Asked whether it is the Coalition’s fieldwork that it considers evidence, he responded, “evidence is fact.”
Yet, he continued by saying that when the claims “arrive at GECOM”, it is “for GECOM to do the official thing and confirm or deny what we are saying”.
His comments stand in contrast to the view of GECOM Chair, Justice Claudette Singh that “he who asserts, must prove”.
Pointed to this statement, Norton said, “Well, we are proving by providing the information.”
“If I go to a Court of law, and I say you slap me, and I say to the Court, that X person slap me, the Court then has to now verify whether that is fact or not. I’m saying, it is a similar process, we provide the information and GECOM is the legally constituted body that can relate to the state agencies and confirm what we are saying is fact.”
Norton repeated his view, several times during the interview, that GECOM should take the claims being made and investigate on its own.
But despite his view that it is for GECOM to probe the claims and to find the evidence, the Coalition has already published its own tabulation of all of its unsubstantiated claims, marketing them as “clear evidence of electoral fraud and rigging” – in Norton’s own words.
Pointed to this contradiction, Norton responded “But the party cannot confirm. The party can get the facts, present it to GECOM and GECOM has to approach the appropriate Government structure to confirm.”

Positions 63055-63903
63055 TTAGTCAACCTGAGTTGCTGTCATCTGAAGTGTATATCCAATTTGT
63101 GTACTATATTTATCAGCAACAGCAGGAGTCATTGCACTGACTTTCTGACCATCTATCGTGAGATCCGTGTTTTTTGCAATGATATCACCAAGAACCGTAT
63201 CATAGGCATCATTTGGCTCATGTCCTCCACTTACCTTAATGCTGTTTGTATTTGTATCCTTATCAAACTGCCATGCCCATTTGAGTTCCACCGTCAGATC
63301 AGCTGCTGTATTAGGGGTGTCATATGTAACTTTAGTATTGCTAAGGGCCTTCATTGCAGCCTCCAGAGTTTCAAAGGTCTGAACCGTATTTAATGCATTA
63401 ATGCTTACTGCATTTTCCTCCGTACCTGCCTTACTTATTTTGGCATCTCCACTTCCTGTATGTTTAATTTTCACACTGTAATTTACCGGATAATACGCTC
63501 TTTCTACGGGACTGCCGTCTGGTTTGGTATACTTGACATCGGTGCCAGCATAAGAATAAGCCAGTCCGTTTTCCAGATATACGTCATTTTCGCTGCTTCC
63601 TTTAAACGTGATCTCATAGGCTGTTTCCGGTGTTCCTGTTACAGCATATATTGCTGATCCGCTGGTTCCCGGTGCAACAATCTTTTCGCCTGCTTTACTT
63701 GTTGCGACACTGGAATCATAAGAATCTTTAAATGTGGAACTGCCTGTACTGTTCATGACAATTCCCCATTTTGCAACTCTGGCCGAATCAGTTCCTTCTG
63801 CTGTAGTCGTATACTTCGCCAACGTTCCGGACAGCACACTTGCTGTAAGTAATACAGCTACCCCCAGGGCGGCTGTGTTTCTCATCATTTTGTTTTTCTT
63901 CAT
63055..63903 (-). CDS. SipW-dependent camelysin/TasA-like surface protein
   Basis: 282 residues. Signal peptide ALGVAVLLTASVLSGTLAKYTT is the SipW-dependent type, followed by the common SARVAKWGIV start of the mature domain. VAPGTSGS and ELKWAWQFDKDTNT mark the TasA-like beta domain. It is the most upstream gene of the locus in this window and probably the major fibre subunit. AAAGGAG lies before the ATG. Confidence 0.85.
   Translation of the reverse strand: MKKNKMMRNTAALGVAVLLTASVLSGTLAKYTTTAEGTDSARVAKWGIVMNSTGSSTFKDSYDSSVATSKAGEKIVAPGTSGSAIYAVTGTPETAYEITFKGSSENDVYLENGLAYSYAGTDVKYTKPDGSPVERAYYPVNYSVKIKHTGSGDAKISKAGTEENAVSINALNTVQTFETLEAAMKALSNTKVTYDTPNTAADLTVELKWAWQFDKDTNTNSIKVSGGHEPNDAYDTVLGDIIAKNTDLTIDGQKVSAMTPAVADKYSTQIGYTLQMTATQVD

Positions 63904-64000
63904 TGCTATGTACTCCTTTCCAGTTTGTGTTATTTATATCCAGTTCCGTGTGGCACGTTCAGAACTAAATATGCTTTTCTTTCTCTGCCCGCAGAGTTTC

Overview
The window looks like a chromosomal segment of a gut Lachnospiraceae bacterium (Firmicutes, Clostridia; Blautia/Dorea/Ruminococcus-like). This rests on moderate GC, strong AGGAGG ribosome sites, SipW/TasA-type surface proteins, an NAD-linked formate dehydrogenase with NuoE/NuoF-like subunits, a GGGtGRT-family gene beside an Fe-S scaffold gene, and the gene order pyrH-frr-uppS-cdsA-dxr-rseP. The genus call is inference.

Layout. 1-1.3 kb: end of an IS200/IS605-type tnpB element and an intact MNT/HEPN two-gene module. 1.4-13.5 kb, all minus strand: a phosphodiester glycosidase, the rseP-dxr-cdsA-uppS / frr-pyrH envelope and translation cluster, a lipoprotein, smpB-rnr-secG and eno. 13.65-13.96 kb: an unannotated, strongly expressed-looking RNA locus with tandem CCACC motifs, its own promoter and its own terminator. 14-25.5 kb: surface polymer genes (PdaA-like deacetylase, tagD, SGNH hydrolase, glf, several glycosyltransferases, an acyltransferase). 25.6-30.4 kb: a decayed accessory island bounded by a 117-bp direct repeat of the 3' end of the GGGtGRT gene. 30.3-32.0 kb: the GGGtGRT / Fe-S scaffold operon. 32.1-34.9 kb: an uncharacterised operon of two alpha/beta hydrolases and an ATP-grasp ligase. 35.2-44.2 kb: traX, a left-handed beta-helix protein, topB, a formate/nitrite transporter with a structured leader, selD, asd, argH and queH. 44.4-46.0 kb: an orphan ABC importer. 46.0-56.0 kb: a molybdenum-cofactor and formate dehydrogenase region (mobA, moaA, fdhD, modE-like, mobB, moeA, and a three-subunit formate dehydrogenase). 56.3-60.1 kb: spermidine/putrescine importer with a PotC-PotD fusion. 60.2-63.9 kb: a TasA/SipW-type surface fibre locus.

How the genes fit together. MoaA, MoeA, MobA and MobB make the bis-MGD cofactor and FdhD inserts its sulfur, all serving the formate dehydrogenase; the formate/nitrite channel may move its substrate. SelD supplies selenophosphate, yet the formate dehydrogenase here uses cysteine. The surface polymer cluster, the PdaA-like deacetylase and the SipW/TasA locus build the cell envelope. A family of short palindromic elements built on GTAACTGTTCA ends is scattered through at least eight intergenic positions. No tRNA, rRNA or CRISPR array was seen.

Pointed again to the publication of unsubstantiated claims, Norton said, “We are publishing the information at our disposal.”
One reporter said therefore, that what are being presented are allegations and not facts. Norton responded, “That is your opinion.”
Norton then said that when it presents its list “in a document as fact, GECOM can now check it and decide if we misinform or we inform correctly.”
He is confident that GECOM will determine the latter.
APNU+AFC counting agent, Ganesh Mahipaul had, on May 19 last, admitted that the Coalition has been operating on unconfirmed reports, where these specific claims of ‘foreign voters’ are concerned.
Multiple appeals have been made by stakeholders, including the press, for the Coalition to release evidence. The party, not submitting actual evidence, has decided to consider a list as evidence.